Street trees are beautiful. But they are much more than just a pretty accessory. If we look at the value that street trees bring, one begins to wonder why they aren’t mandated – like parking. In this post, Kaid Benfield talks about the many benefits street trees bring to a neighborhood.
When we think of streets as “rooms”, we can see that trees help create a sense of enclosure. They help define the “room” walls. They create a sense of place. Street tress can also add to property values, help reduce crime, and are good for the environment.
However, not all trees are created equal. Here are photos taken in South Park that show three different streets. All of these streets are in close proximity and are of similar size.
Full, deciduous trees define the street “room”, provide delightful filtered light, and cool the street and sidewalk.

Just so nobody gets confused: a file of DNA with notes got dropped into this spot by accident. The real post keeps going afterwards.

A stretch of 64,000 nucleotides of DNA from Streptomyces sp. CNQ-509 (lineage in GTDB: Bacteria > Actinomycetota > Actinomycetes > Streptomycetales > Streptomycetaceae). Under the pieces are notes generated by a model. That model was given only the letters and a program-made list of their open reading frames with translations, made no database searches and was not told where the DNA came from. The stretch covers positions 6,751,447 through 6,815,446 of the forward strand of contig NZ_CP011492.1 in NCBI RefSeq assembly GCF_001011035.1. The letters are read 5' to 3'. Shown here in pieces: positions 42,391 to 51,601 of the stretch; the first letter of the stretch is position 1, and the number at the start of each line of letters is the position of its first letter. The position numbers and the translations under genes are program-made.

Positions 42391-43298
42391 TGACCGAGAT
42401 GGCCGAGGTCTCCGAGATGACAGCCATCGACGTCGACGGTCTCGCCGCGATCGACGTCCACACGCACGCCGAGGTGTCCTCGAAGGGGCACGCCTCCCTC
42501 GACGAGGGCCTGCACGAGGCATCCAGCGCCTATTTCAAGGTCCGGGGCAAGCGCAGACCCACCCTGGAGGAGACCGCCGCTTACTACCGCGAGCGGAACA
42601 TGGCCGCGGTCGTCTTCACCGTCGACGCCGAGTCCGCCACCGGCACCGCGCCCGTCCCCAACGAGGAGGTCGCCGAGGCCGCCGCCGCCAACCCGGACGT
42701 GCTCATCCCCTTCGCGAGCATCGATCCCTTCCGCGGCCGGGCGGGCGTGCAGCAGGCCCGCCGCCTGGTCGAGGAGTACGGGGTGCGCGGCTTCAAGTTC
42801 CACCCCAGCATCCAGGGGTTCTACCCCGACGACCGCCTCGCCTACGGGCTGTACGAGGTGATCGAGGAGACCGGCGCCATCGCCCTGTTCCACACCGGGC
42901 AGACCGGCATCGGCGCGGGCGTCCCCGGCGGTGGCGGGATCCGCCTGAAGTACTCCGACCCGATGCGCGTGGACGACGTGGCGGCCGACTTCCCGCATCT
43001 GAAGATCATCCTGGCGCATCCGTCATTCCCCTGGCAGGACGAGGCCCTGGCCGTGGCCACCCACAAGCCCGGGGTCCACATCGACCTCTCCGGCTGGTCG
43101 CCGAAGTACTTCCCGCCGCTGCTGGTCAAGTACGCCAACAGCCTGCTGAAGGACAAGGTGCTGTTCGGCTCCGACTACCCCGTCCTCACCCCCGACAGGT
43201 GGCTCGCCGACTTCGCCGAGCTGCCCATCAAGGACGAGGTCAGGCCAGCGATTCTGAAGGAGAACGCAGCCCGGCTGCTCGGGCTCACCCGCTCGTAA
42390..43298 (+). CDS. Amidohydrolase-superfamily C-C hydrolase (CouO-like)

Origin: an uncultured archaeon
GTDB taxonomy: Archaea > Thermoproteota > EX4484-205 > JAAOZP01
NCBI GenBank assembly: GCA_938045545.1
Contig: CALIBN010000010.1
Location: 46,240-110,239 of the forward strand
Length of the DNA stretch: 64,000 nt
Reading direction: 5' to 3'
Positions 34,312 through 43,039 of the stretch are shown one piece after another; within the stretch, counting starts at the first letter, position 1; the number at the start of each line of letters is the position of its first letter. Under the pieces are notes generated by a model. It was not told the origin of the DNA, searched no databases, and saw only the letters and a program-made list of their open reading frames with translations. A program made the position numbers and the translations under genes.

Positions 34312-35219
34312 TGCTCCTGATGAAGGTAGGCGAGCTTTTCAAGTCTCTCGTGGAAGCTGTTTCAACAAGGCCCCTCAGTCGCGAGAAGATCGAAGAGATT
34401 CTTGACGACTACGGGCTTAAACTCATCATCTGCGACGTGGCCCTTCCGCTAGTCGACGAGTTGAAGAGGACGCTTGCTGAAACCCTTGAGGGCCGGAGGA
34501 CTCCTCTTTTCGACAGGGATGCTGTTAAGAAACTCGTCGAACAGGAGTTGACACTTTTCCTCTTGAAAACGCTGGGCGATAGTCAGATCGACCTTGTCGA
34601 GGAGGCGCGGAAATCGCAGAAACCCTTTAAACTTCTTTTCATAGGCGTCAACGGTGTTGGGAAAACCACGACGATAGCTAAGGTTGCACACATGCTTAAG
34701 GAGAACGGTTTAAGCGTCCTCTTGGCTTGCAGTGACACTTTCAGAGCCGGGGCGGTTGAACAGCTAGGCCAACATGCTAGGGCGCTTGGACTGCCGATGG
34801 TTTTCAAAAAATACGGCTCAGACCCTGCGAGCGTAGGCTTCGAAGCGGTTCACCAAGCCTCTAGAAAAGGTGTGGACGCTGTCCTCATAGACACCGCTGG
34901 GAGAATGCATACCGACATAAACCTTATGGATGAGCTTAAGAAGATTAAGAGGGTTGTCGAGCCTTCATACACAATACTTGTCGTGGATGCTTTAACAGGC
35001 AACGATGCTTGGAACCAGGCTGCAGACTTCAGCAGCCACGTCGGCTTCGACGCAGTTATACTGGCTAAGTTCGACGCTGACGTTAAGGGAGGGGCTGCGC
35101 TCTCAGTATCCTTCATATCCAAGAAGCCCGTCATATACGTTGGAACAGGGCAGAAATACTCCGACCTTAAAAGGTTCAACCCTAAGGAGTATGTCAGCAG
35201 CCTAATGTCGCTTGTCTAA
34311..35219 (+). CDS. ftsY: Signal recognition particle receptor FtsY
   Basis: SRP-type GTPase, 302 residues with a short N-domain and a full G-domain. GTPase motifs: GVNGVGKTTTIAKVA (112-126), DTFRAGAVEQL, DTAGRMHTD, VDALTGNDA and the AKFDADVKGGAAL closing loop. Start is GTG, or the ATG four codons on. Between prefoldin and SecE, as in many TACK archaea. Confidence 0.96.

Palm trees are popular in Southern California, but their benefit as street trees is questionable. This street is the same width as the street in the photo above, but because Palm trees do not help define the street “room”, the street looks wider and less friendly. The sense of place is lost. Palm trees do not provide cooling shade or filtered light. To the pedestrian walking next to them, their tall trucks look similar to telephone poles.
The street in the photo below is also the same width. The difference between this street and the streets pictured above is the trees. Street with no trees look unfriendly to people and do not add to quality of life. Imagine this street with the trees from the first photo.
Curb cuts are the culprit in the above photo’s lack of trees, as well as a lack of street life via active architecture.